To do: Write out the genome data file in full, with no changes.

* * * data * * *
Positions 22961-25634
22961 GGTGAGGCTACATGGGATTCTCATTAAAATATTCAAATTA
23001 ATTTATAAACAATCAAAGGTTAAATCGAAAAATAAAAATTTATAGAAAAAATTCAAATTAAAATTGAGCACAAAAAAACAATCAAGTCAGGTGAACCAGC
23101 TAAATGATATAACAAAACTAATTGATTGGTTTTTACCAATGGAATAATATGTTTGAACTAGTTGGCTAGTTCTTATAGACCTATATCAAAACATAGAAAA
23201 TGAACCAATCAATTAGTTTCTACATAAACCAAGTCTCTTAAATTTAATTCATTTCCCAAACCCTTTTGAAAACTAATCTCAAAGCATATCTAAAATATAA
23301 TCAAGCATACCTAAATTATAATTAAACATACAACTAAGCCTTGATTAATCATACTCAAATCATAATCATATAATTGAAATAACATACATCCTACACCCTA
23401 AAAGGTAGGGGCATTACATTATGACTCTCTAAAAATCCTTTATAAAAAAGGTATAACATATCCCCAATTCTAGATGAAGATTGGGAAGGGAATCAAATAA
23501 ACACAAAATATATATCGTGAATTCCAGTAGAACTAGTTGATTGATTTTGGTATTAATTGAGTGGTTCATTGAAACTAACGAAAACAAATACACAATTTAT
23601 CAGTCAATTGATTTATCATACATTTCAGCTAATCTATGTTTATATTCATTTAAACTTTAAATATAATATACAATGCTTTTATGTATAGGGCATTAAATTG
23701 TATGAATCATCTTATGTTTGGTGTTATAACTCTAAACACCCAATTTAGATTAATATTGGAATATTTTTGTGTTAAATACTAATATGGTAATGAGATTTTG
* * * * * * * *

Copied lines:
Positions 22961-25634
22961 GGTGAGGCTACATGGGATTCTCATTAAAATATTCAAATTA
23001 ATTTATAAACAATCAAAGGTTAAATCGAAAAATAAAAATTTATAGAAAAAATTCAAATTAAAATTGAGCACAAAAAAACAATCAAGTCAGGTGAACCAGC
23101 TAAATGATATAACAAAACTAATTGATTGGTTTTTACCAATGGAATAATATGTTTGAACTAGTTGGCTAGTTCTTATAGACCTATATCAAAACATAGAAAA
23201 TGAACCAATCAATTAGTTTCTACATAAACCAAGTCTCTTAAATTTAATTCATTTCCCAAACCCTTTTGAAAACTAATCTCAAAGCATATCTAAAATATAA
23301 TCAAGCATACCTAAATTATAATTAAACATACAACTAAGCCTTGATTAATCATACTCAAATCATAATCATATAATTGAAATAACATACATCCTACACCCTA
23401 AAAGGTAGGGGCATTACATTATGACTCTCTAAAAATCCTTTATAAAAAAGGTATAACATATCCCCAATTCTAGATGAAGATTGGGAAGGGAATCAAATAA
23501 ACACAAAATATATATCGTGAATTCCAGTAGAACTAGTTGATTGATTTTGGTATTAATTGAGTGGTTCATTGAAACTAACGAAAACAAATACACAATTTAT
23601 CAGTCAATTGATTTATCATACATTTCAGCTAATCTATGTTTATATTCATTTAAACTTTAAATATAATATACAATGCTTTTATGTATAGGGCATTAAATTG
23701 TATGAATCATCTTATGTTTGGTGTTATAACTCTAAACACCCAATTTAGATTAATATTGGAATATTTTTGTGTTAAATACTAATATGGTAATGAGATTTTG